Since glaciers retreated around fifteen thousand years ago, rock fall has been the major force of change in Yosemite Valley.
Below is the latest video from Yosemite National Park. As part of a series known as Yosemite Nature Notes, the video chronicles the role of rock fall in the evolution of the famous granite walls that dominate Yosemite Valley.
It features a cliff-side interview with a rappelling park geologist, and some amazing rock fall footage that was captured by a passing tourist. That same tourist revisits the slide area the following year and compares what he saw in his view finder to the actual rocks at the slide area. Pretty amazing.
I've been hiking in Colorado on a couple different occasions when we heard the loud crack of rock hitting the ground below a cliff face. It's kind of a frightening sound. Fortunately we were far enough away to be in no danger on those occasions.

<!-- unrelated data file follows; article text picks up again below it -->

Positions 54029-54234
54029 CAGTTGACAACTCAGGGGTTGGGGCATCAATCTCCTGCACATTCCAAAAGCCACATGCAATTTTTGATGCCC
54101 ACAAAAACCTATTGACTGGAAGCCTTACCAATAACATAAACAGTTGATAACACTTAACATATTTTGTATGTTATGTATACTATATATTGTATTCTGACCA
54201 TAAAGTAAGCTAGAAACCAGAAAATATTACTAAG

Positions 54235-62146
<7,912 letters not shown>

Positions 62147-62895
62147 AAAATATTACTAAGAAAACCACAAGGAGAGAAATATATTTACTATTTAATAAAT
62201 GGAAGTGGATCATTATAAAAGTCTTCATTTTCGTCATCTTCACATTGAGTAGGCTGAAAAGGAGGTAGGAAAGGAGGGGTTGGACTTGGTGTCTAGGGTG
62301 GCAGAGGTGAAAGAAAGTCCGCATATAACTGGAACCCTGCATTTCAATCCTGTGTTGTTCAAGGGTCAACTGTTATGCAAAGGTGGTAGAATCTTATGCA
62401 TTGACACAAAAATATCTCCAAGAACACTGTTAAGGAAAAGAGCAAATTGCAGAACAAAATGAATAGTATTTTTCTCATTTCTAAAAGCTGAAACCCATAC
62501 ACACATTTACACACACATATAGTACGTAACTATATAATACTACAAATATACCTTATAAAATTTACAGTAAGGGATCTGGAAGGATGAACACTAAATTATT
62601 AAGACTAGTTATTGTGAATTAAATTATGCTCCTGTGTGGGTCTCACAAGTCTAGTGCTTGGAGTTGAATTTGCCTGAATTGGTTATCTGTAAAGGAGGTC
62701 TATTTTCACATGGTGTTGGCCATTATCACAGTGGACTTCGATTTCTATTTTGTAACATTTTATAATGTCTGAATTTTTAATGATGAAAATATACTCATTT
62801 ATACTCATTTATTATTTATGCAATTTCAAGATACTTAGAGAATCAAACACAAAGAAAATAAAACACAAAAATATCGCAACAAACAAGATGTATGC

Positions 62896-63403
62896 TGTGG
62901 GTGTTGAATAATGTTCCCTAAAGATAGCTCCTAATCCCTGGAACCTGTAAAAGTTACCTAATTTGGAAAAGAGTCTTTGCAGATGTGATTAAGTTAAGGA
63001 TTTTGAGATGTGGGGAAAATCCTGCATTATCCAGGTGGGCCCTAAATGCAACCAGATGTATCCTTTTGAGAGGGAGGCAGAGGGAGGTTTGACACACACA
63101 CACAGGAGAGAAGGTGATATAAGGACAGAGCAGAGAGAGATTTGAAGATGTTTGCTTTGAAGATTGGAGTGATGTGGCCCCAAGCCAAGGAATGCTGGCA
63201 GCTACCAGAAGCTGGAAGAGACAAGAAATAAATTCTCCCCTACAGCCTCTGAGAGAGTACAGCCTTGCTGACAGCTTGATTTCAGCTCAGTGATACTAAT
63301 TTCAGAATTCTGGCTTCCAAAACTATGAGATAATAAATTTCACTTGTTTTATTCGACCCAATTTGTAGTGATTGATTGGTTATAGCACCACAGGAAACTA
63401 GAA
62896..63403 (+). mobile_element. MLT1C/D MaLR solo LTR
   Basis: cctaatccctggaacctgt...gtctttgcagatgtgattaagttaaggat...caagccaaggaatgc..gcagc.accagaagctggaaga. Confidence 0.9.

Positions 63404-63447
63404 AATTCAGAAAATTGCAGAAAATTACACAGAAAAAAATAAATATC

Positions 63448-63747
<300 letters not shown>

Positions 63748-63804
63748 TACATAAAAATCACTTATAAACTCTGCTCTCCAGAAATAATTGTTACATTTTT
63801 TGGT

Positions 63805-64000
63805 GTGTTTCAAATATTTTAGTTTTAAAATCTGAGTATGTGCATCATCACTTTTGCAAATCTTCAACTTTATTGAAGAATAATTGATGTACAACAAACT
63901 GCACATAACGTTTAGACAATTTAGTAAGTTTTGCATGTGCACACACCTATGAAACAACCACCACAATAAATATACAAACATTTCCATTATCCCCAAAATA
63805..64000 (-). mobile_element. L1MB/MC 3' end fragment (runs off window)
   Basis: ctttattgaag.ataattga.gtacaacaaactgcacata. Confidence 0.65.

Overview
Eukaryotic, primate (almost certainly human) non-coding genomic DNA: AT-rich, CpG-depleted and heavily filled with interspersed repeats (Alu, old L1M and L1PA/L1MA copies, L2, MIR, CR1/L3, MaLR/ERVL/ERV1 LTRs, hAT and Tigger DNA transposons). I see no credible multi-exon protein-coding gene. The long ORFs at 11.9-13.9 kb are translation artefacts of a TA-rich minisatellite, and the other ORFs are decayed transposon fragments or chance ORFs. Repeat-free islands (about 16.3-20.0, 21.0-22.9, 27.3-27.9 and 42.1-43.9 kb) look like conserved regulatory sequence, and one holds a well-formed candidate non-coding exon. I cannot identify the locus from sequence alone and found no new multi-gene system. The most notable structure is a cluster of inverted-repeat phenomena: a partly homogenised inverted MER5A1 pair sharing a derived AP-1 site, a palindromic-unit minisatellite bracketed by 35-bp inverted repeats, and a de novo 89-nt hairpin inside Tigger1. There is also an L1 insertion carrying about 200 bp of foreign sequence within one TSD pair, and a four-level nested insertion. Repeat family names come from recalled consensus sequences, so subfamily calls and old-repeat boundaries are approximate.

Although you may not realize it, the Great Smoky Mountains is not immune to rock slides. In 1951 Mt. Leconte experienced a massive debris slide after a cloudburst dropped 4 inches of rain in just one hour. The series of slides created the large V-slash on the south side of the mountain.
Enjoy the video:
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